DOMContentLoaded vs jQuery.ready vs onload, How To Decide When Your Code Should Run

At a Glance

Script tags have access to any element which appears before them in the HTML. jQuery.ready / DOMContentLoaded occurs when all of the HTML is ready to interact with, but often before its been rendered to the screen. The load event occurs when all of the HTML is loaded, and any subresources like images are loaded. Use setTimeout to allow the page to be rendered before your code runs.

Deep Dive

The question of when your JavaScript should run comes down to ‘what do you need to interact with on the page?’.

Scripts have access to all of the elements on the page which are defined in the HTML file before the script tag. This means, if you put your script at the bottom of the <body> you know every element on the page will be ready to access through the DOM:

<html>
  <body>
    <div ></div>

    <script>
      document.querySelector('#my-awesome-el').innerHTML = new Date
    </script>
  </body>
</html>

This works just as well for external scripts (specified using the src attribute).

If, however, your script runs before your element is defined, you’re gonna have trouble:

<html>
  <body>
    <script>
      document.querySelector('#my-awesome-el').innerHTML = new Date
      /* ERROR! */
    </script>

    <div ></div>
  </body>
</html>

There’s no technical difference between including your script in the <head> or <body>, all that matters is what is defined before the script tag in the HTML.

When All The HTML/DOM Is Ready

If you want to be able to access elements which occur later than your script tag, or you don’t know where users might be installing your script, you can wait for the entire HTML page to be parsed. This is done using either the DOMContentLoaded event, or if you use jQuery, jQuery.ready (sometimes referred to as $.ready, or just as $()).

<html>
  <body>
    <script>
      window.addEventListener('DOMContentLoaded', function(){
        document.querySelector('#my-awesome-el').innerHTML = new Date
     });
    </script>

    <div ></div>
  </body>
</html>

the same script using jQuery:

jQuery.ready(function(){
  document.querySelector('#my-awesome-el').innerHTML = new Date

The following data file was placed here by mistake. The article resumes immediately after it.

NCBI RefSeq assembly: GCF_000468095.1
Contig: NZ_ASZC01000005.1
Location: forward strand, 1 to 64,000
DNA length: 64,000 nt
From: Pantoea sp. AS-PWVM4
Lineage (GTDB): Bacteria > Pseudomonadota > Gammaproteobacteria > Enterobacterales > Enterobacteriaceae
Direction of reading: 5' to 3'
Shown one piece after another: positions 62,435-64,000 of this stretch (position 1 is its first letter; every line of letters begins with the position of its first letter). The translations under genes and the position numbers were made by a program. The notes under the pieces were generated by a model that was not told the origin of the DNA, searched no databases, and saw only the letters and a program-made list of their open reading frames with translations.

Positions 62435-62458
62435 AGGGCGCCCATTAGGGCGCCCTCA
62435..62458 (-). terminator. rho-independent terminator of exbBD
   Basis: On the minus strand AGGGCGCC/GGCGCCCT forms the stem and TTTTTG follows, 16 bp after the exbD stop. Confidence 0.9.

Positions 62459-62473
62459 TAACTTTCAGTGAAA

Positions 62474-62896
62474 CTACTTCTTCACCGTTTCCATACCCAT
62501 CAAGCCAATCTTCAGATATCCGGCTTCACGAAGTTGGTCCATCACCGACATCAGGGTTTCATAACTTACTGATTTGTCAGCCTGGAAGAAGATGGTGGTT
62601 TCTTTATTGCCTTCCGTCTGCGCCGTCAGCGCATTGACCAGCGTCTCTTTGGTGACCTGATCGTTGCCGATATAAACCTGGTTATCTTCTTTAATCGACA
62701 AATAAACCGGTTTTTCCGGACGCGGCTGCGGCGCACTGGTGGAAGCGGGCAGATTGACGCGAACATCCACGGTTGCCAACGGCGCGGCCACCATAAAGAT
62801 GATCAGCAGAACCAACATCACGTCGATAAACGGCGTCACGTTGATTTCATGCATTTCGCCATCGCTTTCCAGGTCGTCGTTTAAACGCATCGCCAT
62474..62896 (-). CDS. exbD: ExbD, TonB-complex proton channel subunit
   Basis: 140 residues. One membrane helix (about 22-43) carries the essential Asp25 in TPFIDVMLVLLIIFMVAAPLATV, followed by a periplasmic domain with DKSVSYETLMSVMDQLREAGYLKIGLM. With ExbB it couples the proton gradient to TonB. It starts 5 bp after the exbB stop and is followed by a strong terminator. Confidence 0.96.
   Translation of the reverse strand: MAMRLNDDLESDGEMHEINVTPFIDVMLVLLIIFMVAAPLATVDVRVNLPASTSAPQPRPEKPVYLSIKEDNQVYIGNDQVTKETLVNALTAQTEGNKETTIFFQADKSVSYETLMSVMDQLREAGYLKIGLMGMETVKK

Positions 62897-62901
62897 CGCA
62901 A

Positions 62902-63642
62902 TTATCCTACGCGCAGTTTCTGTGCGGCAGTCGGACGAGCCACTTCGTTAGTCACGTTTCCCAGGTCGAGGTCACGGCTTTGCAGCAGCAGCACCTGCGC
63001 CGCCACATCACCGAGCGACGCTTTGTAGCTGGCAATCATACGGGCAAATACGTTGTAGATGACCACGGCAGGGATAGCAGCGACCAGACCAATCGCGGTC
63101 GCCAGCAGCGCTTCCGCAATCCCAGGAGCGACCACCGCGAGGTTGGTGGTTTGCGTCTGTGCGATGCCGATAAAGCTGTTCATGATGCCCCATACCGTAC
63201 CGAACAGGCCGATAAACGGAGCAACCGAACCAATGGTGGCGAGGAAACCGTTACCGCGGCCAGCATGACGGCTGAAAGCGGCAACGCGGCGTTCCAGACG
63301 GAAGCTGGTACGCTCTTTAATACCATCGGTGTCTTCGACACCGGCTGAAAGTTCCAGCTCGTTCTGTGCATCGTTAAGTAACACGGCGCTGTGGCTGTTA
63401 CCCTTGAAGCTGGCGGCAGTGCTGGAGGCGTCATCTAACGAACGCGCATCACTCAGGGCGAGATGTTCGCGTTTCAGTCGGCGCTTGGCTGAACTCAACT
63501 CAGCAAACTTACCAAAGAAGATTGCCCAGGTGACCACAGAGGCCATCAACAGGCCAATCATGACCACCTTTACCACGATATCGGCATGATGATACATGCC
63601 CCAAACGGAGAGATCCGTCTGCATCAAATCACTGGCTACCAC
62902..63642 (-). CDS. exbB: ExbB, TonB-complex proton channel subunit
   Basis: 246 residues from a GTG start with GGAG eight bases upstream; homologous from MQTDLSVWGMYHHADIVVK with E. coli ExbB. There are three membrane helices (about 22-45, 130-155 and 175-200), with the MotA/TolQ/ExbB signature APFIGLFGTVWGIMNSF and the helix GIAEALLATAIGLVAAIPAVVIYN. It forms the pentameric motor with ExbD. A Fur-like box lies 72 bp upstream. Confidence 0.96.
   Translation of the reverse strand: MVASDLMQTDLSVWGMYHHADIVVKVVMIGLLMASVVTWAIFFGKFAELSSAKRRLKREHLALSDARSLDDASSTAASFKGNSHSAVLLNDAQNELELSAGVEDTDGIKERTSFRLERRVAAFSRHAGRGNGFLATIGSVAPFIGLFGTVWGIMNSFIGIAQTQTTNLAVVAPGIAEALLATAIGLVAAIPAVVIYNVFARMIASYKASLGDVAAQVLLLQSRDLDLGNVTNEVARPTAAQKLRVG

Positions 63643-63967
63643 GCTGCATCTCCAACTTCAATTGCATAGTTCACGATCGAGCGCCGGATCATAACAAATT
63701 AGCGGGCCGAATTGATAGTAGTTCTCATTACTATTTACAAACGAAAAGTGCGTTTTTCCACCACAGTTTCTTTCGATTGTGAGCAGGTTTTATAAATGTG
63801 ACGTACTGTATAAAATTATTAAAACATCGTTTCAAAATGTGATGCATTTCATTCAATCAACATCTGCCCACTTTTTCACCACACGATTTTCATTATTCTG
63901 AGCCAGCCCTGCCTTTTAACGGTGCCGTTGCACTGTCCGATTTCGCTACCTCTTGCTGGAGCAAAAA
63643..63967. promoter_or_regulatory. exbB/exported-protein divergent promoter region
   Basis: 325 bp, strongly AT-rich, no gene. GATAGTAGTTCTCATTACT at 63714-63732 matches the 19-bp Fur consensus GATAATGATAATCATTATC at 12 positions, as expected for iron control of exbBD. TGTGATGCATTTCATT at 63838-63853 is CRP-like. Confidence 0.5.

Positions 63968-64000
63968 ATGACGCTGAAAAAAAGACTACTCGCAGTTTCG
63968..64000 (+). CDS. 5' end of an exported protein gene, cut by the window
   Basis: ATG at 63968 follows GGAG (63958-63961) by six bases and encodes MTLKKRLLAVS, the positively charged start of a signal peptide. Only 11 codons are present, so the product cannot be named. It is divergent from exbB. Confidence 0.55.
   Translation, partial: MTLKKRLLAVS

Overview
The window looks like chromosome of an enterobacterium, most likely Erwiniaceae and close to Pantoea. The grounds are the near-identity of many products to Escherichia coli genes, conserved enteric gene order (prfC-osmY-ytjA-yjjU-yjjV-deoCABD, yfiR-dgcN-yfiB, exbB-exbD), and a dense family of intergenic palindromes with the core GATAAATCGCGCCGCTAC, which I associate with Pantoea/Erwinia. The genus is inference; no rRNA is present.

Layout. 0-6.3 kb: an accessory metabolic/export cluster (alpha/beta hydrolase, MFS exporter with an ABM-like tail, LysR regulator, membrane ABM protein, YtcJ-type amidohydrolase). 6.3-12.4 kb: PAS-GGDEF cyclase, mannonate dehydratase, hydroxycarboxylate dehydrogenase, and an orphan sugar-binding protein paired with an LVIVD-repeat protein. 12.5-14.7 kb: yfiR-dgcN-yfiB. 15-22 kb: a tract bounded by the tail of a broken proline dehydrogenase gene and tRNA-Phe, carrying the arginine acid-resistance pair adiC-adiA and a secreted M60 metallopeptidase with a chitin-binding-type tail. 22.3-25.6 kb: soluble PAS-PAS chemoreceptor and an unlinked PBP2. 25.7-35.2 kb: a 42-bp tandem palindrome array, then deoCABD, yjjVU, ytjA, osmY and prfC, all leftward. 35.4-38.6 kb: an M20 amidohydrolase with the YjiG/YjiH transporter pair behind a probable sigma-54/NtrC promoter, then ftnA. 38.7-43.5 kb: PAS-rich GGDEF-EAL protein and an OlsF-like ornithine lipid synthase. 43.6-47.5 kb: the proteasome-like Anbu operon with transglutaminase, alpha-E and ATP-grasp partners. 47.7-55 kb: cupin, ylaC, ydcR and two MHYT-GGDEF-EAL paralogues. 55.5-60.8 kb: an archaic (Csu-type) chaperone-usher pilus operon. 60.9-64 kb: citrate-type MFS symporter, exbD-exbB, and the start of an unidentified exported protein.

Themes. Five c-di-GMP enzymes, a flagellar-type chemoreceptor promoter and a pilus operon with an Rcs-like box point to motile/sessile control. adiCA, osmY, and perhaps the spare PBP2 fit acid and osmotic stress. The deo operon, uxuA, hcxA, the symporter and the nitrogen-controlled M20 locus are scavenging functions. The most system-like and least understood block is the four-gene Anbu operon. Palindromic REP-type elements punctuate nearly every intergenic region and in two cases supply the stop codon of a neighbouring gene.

});

// OR

$(function(){
  document.querySelector('#my-awesome-el').innerHTML = new Date
});

It may seem a little odd that jQuery has so many syntaxes for doing the same thing, but that’s just a function of how common this requirement is.

Run When a Specific Element Has Loaded

DOMContentLoaded/jQuery.ready often occurs after the page has initially rendered. If you want to access an element the exact moment it’s parsed, before it’s rendered, you can use MutationObservers.

var MY_SELECTOR = ".blog-post" // Could be any selector

var observer = new MutationObserver(function(mutations){
  for (var i=0; i < mutations.length; i++){
    for (var j=0; j < mutations[i].addedNodes.length; j++){
      // We're iterating through _all_ the elements as the parser parses them,
      // deciding if they're the one we're looking for.
      if (mutations[i].addedNodes[j].matches(MY_SELECTOR)){
        alert("My Element Is Ready!");

        // We found our element, we're done:
        observer.disconnect();
      };
    }
  }
});

observer.observe(document.documentElement, {
  childList: true,
  subtree: true
});

As this code is listening for when elements are rendered, the MutationObserver must be setup before the element you are looking for in the HTML. This commonly means setting it up in the <head> of the page.

For more things you can do with MutationObservers, take a look at our article on the topic.

Run When All Images And Other Resources Have Loaded

It’s less common, but sometimes you want your code to run when not just the HTML has been parsed, but all of the resources like images have been loaded. This is the time the page is fully rendered, meaning if you do add something to the page now, there will be a noticable ‘flash’ of the page before your new element appears.

window.addEventListener('load', function(){
  // Everything has loaded!
});

Run When A Specific Image Has Loaded

If you are waiting on a specific resource, you can bind to the load event of just that element. This code requires access to the element itself, meaning it should appear after the element in the HTML source code, or happen inside a DOMContentLoaded or jQuery.ready handler function.

document.querySelector('img.my-image').addEventListener('load', function(){
  // The image is ready!
});

Note that if the image fails to load for some reason, the load event will never fire. You can, however, bind to the error event in the same manner, allowing you to handle that case as well.

Run When My Current Changes Have Actually Rendered

Changes you make in your JavaScript code often don't actually render to the page immediately. In the interest of speed, the browser often waits until the next event loop cycle to render changes. Alternatively, it will wait until you request a property which will likely change after any pending renders happen.. If you need that rendering to occur, you can either wait for the next event loop tick;

setTimeout(function(){
  // Everything will have rendered here
});

Or request a property which is known to trigger a render of anything pending:

el.offsetHeight // Trigger render

// el will have rendered here

The setTimeout trick in particular is also great if you’re waiting on other JavaScript code. When your setTimeout function is triggered, you know any other pending JavaScript on the page will have executed.

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